While I wan’t always successful at my process measure of two tutoring sessions per week (see Goal 1), I achieved my outcome measure of increased communication and reading skills – at least while we were living in Japan.

And, though I wrote that was worried that I didn’t pass the Japanese Language Proficiency Exam, I did (at the lowest level 5)! This was a huge accomplishment for only having started learning Japanese 11 months earlier.

Alas, my dedication and time available to studying Japanese has greatly diminished since returning to the U.S. However, I haven’t wanted to lose everything and have continued to have “maintenance” sessions with a tutor about once a month.

Goal 4: Contribute and engage in the development of others

I didn’t set out a specific measure for this goal, but it included working directly with clients, teaching, classes, leading tours, and other direct engagement in the development of others. Writing this blog has also contributed towards this goal.

In Japan

While in Japan I continued to work remotely with one of my long-term healthcare clients in the U.S., as well as returned to the U.S. to teach with Catalysis (the new name for the Thedacare Center for Healthcare Value). I also taught a course for Temple University’s Tokyo Campus and led a study trip to Ashikaga.

More now that I’m back in the U.S.

Now that I’m back home, activities towards this goal have been a greater focus of my professional time.

In July taught a session at the Lean Coaching Summit in July about using the A3 thinking to coach for personal developmentClick here to receive a free copy of A3 coaching guide that we created for the Lean Coaching Summit!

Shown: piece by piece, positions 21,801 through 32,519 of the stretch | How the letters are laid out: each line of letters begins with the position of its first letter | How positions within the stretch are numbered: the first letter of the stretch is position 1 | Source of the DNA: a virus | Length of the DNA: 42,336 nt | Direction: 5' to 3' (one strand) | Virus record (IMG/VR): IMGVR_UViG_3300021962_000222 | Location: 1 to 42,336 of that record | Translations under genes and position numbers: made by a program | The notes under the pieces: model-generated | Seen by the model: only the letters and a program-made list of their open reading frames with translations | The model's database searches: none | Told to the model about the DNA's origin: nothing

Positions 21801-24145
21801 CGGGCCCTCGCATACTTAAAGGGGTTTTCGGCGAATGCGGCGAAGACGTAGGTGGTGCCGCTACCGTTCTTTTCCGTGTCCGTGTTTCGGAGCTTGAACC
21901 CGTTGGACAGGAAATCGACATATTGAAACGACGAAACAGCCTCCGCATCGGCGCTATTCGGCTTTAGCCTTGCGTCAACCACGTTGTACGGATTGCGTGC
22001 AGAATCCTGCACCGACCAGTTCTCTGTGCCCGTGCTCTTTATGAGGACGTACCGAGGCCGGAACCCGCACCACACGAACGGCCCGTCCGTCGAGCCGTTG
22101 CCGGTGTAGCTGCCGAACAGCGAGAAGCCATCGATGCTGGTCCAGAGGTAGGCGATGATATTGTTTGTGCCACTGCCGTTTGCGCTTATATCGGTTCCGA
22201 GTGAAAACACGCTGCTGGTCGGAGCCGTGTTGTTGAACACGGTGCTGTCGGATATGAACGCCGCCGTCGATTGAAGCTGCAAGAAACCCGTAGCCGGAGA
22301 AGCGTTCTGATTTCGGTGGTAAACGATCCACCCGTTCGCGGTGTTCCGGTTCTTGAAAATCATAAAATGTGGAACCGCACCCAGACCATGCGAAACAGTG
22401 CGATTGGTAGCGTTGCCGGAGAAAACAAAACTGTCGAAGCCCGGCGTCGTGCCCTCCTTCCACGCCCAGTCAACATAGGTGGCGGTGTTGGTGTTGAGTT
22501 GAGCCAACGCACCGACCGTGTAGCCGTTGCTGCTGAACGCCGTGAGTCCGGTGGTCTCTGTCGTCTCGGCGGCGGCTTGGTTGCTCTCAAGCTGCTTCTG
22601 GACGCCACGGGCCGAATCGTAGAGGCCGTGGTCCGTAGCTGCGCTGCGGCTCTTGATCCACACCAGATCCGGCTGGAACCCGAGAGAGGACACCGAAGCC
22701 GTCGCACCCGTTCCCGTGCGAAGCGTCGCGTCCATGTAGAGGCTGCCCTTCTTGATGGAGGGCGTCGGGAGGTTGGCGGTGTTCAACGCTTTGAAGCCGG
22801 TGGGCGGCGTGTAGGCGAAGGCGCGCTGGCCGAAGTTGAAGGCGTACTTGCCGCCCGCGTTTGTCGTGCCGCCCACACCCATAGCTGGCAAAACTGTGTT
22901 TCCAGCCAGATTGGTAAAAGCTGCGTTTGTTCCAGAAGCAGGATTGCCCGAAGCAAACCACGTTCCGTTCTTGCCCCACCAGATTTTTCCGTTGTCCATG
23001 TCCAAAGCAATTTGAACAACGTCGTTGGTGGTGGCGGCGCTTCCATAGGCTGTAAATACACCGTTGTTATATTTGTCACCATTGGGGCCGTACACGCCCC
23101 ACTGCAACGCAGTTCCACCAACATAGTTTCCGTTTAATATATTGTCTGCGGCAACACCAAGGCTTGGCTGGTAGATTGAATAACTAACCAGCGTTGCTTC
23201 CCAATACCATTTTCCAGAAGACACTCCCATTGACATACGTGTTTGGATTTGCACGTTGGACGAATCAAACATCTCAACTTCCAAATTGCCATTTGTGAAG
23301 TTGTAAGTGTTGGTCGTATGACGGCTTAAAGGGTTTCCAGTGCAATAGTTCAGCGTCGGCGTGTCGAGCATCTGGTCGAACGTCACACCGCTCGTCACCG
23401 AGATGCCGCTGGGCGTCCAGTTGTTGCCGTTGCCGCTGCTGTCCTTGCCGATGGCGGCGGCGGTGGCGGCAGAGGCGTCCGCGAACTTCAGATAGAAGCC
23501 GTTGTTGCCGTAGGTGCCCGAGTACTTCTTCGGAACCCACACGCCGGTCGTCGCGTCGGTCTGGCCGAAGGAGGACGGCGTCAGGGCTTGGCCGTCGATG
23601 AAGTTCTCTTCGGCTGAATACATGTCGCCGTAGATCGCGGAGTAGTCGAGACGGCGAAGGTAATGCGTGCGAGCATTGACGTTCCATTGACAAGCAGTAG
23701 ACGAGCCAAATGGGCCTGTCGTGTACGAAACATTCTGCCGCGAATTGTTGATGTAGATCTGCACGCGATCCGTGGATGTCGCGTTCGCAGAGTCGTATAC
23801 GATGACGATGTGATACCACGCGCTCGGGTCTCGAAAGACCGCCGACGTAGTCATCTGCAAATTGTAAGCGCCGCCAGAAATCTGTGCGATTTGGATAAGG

Following the Coaching Summit, the Lean Enterprise Institute asked me to join their team as a faculty member. I’m developing a course titled “Coaching for Developing – Structured Coaching Using A3 Thinking”. You can join the first public offering of the workshop in March as a pre-Summit workshop for the annual LEI Summit in California! 

I am also serving as a coach at the Fisher School of Business for two physician leaders who are pursuing their Masters of Business in Operational Excellence.

Goals for 2017…Forthcoming!

As I reflect on the past year and our transition to living back in the United States, I am aware that I need to refresh my goals for the new year. I will develop my own new plans and goals and share them with you soon. It’s my way of holding myself accountable.

Start your own reflection now

If you are working on your own reflection process, you may find these 12 questions to ask yourself helpful .